Video

BRAF/MEK Dual Inhibitors for Melanoma

An expert panel analyzes BRAF/MEK dual inhibitor therapy for the treatment of melanoma.

Transcript:

Sunandana Chandra, MD, MS: Based on the DREAMseq data, Dr Khushalani, let’s say you decided to treat a patient with combination immunotherapy [IO] and they progress. Depending on their progression, is going to a BRAF/MEK dual-targeted therapy approach your automatic default in the second line?

Nikhil Khushalani, MD: That’s a great clinical question. It depends. If you’re following the DREAMseq sequence, that tells me we’ve utilized ipilimumab and nivolumab, so anti–PD-1 plus anti–CTLA-4 in the frontline setting. As we know, the response rate there, based on 2 trials, has essentially been between 46% and 55% depending on which numbers you specifically look at.

In the second-line setting, if this patient is BRAF-mutated and I don’t have a clinical trial available, I would certainly consider MAP-kinase targeted therapy for these patients because these patients almost invariably tend to progress fairly quickly, so it would be very appropriate to get their disease under control. I think now there are more data emerging that going to another line of immunotherapy following failure of frontline combination IO therapy, we really don’t have a good second-line IO option. If one looks at the recently published data on nivolumab plus relatlimab in the refractory setting, this was in the Journal of Clinical Oncology and had been presented in abstract form previously, the response rate to the nivolumab, relatlimab combination in the refractory setting is only 12%. That is unfortunately very disappointing.

I think one of the burning questions in our minds now is, what is the optimal frontline immunotherapy option? We know that IO is likely better than targeted therapy. As Dr Pavlick elegantly mentioned, there is that subpopulation of patients for whom we absolutely have to give targeted therapy first because of the rapidity of their disease, the kinetics of response. You need to first get that under control before adding immunotherapy. There are data to support that approach as well. I’ve used that in clinical practice through the SECOMBIT trial, giving up to 8 weeks of targeted therapy and then electively switching to combination immunotherapy if appropriate for that patient. There are a few patients in my practice who have been on targeted therapy for over 5 years and still are doing very well. But it’s hard to truly discern who those patients [will be], although many trials have attempted to do that in retrospect, looking at data as post hoc analysis.

Specifically to answer your question, ipilimumab/nivolumab would certainly be considered in the front line. I still am a believer that one could still use single-agent anti–PD-1 monotherapy for patients because recall, none of the combination agents in IO have demonstrated statistical superiority to anti–PD-1 monotherapy in a prospective trial. They’ve definitely improved progression-free survival. But the question that always begs answering is, can you give these drugs sequentially? Can you start with anti–PD-1 monotherapy and give them combination anti–PD-1, anti–CTLA-4 when they become refractory? We now have 2 trials that have aimed to answer that question as well, and in that setting the response rate to combination [therapy] is about 30%.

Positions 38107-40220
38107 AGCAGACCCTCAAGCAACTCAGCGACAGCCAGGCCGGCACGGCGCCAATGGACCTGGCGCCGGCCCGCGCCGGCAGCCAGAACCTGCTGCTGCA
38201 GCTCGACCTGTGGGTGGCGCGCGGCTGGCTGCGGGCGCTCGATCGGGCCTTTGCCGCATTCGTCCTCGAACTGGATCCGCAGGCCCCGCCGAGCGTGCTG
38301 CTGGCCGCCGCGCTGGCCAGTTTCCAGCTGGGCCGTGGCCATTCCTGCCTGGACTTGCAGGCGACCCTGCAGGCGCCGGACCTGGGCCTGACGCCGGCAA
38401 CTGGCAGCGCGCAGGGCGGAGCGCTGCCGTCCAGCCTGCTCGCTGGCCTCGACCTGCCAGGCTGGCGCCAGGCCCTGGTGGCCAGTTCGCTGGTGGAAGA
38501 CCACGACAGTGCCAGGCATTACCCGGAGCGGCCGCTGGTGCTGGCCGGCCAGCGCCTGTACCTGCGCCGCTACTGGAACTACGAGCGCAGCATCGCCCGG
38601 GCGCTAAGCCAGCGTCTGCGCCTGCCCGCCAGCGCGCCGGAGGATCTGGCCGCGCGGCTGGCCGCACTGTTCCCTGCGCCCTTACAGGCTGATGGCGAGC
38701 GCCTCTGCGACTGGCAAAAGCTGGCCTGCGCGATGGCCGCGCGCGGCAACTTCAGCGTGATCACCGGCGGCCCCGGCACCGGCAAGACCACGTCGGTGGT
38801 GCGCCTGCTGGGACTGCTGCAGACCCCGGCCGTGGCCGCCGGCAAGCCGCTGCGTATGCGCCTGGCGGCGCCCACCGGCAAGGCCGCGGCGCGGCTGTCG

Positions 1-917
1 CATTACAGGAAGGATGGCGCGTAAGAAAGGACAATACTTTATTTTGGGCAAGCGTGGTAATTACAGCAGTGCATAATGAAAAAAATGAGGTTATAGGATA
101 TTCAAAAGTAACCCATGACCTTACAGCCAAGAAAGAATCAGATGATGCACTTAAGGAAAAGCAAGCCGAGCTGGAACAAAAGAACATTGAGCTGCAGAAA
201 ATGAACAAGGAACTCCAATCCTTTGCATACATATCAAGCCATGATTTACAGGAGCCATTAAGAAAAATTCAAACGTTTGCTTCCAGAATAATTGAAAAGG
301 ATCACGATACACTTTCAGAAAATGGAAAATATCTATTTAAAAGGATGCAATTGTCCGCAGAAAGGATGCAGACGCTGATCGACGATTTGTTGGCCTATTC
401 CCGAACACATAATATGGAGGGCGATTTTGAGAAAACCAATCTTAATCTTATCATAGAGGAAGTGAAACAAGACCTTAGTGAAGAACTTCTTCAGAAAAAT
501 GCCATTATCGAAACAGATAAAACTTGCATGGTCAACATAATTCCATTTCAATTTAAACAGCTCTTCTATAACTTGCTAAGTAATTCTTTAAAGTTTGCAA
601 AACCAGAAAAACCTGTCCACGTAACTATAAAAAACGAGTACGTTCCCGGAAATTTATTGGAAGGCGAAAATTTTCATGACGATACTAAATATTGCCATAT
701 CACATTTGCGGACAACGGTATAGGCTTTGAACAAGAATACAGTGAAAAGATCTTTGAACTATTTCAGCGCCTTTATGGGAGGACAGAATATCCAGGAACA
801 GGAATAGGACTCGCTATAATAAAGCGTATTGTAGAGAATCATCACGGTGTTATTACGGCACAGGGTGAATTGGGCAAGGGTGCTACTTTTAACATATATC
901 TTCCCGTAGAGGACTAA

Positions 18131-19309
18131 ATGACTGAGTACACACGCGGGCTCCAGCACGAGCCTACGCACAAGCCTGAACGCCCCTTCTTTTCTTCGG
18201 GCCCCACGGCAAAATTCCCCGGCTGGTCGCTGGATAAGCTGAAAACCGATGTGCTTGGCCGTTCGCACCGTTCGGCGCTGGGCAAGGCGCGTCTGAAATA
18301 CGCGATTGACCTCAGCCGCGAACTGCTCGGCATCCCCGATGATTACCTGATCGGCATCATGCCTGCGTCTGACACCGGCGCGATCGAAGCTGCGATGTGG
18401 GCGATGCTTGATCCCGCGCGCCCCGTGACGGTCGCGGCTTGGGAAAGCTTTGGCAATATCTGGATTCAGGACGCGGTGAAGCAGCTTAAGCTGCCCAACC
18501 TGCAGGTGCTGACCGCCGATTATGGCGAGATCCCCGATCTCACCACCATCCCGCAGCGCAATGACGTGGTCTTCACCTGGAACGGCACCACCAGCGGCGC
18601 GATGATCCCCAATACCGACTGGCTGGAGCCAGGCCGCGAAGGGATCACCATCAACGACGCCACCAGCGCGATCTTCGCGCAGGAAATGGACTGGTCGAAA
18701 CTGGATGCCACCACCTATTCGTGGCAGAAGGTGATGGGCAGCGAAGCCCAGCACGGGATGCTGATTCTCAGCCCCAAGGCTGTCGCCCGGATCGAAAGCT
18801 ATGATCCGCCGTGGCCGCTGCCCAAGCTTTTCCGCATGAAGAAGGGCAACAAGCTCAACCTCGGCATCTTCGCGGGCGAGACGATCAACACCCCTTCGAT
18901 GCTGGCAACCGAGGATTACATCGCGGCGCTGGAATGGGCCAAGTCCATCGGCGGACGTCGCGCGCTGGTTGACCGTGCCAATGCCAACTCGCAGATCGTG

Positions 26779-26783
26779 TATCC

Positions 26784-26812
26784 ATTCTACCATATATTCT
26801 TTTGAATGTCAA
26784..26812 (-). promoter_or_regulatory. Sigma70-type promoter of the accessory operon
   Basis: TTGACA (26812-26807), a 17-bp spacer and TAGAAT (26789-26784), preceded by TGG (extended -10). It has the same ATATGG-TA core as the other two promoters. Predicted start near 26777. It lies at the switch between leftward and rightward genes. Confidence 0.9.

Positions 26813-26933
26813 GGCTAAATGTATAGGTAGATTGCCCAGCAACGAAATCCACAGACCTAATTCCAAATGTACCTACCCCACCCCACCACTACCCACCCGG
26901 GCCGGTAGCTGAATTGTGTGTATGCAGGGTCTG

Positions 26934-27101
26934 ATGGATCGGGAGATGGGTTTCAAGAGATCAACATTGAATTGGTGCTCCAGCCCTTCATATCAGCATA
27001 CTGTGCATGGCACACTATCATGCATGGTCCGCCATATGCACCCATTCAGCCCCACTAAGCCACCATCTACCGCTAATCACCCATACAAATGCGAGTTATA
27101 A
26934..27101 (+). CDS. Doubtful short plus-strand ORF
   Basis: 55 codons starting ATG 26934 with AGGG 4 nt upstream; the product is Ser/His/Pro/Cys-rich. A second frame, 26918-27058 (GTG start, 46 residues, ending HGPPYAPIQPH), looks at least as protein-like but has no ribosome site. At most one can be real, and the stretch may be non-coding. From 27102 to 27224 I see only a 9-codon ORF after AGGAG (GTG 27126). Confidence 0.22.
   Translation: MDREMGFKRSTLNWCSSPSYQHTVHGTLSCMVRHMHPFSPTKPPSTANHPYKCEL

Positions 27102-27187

Another thing I think will hopefully come to fruition as standard of care would be adoptive cellular therapy with tumor-infiltrating lymphocytes [TILs]. That is already being adopted in some [European] countries as standard of care after failure of frontline immunotherapy based on the trial of TIL vs standard of care second-line treatment, demonstrating superiority for TIL. This is being reviewed by the US FDA right now, and we will eventually come to know whether this becomes approved for standard of care for anti–PD-1 refractory patients.

Transcript edited for clarity.

Related Videos
A panel of 3 experts on breast cancer
A panel of 3 experts on breast cancer
Long-term follow up for adjuvant dabrafenib plus trametinib in stage III BRAF-mutated melanoma: Final results of the COMBI-AD study
 Phase 3 study (PIVOTAL) of neoadjuvant intralesional daromun vs. immediate surgery in fully resectable melanoma with regional skin and/or nodal metastases
Video 8 - 2 KOLs featured in , "Q&A: Final Questions on Glioblastoma and Neuroimaging"
Video 7 - 2 KOLs featured in, "Implementing PET RANO 1.0 Response Criteria in Glioblastoma Assessment "
A panel of 3 experts on breast cancer
A panel of 3 experts on breast cancer